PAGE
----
Economists caution against reading too much into the slump in output. They argue the GDP figure for the first quarter was held down by a confluence of temporary factors, including a problem with the model the government uses to smooth the data for seasonal fluctuations.

Economists, including those at the San Francisco Federal Reserve Bank, have cast doubts on the accuracy of GDP estimates for the first quarter, which have tended to show weakness over the last several years.

They argued the so-called seasonal adjustment isn't fully stripping out seasonal patterns, leaving "residual" seasonality. The government said last week it was aware of the potential problem and was working to minimize it.

"Obviously the economy is weaker than we would like it to be, but the first quarter overstates that," said Robert Dye, chief economist at Comerica in Dallas. "We're going see enough growth to keep job creation in place and allow the Fed to maintain their lift-off schedule for September."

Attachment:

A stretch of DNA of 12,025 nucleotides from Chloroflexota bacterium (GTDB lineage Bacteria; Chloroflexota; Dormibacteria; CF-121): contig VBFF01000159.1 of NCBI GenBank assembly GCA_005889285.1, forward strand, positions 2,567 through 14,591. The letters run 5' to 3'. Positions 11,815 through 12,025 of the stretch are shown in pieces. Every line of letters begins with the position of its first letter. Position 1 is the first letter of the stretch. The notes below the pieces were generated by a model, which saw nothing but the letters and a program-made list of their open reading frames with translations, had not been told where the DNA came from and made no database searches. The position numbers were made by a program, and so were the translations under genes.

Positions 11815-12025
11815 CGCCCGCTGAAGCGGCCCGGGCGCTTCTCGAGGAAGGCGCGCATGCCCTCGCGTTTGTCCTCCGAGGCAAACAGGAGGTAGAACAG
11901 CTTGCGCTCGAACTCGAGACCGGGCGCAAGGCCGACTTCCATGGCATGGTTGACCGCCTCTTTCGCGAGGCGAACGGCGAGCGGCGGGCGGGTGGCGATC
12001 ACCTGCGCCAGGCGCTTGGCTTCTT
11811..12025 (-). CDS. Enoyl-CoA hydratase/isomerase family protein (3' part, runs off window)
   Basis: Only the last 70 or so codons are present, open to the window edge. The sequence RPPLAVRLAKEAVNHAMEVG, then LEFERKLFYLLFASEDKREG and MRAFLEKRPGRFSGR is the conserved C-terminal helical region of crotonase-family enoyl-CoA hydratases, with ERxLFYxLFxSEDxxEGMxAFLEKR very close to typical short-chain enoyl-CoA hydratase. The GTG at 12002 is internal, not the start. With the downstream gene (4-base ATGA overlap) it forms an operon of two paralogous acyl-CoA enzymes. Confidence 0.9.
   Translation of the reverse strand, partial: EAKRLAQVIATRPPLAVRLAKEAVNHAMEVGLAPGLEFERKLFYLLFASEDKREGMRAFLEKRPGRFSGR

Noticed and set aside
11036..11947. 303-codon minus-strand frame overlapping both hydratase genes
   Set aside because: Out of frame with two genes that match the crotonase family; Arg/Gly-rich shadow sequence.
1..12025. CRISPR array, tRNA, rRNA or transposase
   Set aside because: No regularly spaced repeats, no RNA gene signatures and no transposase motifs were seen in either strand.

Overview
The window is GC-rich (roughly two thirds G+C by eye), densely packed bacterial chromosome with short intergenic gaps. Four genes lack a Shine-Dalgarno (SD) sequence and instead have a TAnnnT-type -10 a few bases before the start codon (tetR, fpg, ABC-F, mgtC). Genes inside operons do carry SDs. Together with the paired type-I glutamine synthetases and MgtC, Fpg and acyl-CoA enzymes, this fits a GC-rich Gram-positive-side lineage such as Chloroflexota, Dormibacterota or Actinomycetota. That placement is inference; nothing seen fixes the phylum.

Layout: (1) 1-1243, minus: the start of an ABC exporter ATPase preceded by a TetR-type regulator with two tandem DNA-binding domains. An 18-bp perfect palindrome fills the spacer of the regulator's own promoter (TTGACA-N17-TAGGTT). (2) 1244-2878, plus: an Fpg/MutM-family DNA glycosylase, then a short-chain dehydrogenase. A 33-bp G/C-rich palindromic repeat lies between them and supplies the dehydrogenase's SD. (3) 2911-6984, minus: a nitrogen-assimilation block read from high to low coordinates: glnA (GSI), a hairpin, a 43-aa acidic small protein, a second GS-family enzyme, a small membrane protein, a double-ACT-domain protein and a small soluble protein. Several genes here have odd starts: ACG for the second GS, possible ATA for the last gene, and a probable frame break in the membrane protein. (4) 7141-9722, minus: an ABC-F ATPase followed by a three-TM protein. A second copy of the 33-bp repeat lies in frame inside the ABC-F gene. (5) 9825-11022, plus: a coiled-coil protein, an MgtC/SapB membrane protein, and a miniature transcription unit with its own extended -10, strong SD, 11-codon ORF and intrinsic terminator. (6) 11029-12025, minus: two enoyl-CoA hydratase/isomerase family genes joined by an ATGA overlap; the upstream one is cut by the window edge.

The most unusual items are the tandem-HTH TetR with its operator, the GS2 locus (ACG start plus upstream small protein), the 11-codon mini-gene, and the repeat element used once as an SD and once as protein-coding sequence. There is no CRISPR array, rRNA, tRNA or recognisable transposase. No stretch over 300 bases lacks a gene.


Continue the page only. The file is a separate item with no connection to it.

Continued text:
When measured from the income side, the economy expanded at a 1.4 percent rate in the first quarter. A measure of domestic demand growth was revised up slightly and business spending on equipment was much stronger than previously estimated, taking some edge off the slump in output.

U.S. Treasuries were trading higher, while the dollar was largely unchanged against a basket of currencies. Stocks on Wall Street fell.

Dollar, Energy Drag

Apart from the statistical quirk, the economy, which expanded at a 2.2 percent pace in the fourth quarter, was hammered by a sharp decline in investment spending in the energy sector as companies such as Schlumberger (SLM) and Halliburton (HAL) responded to the plunge in crude oil prices.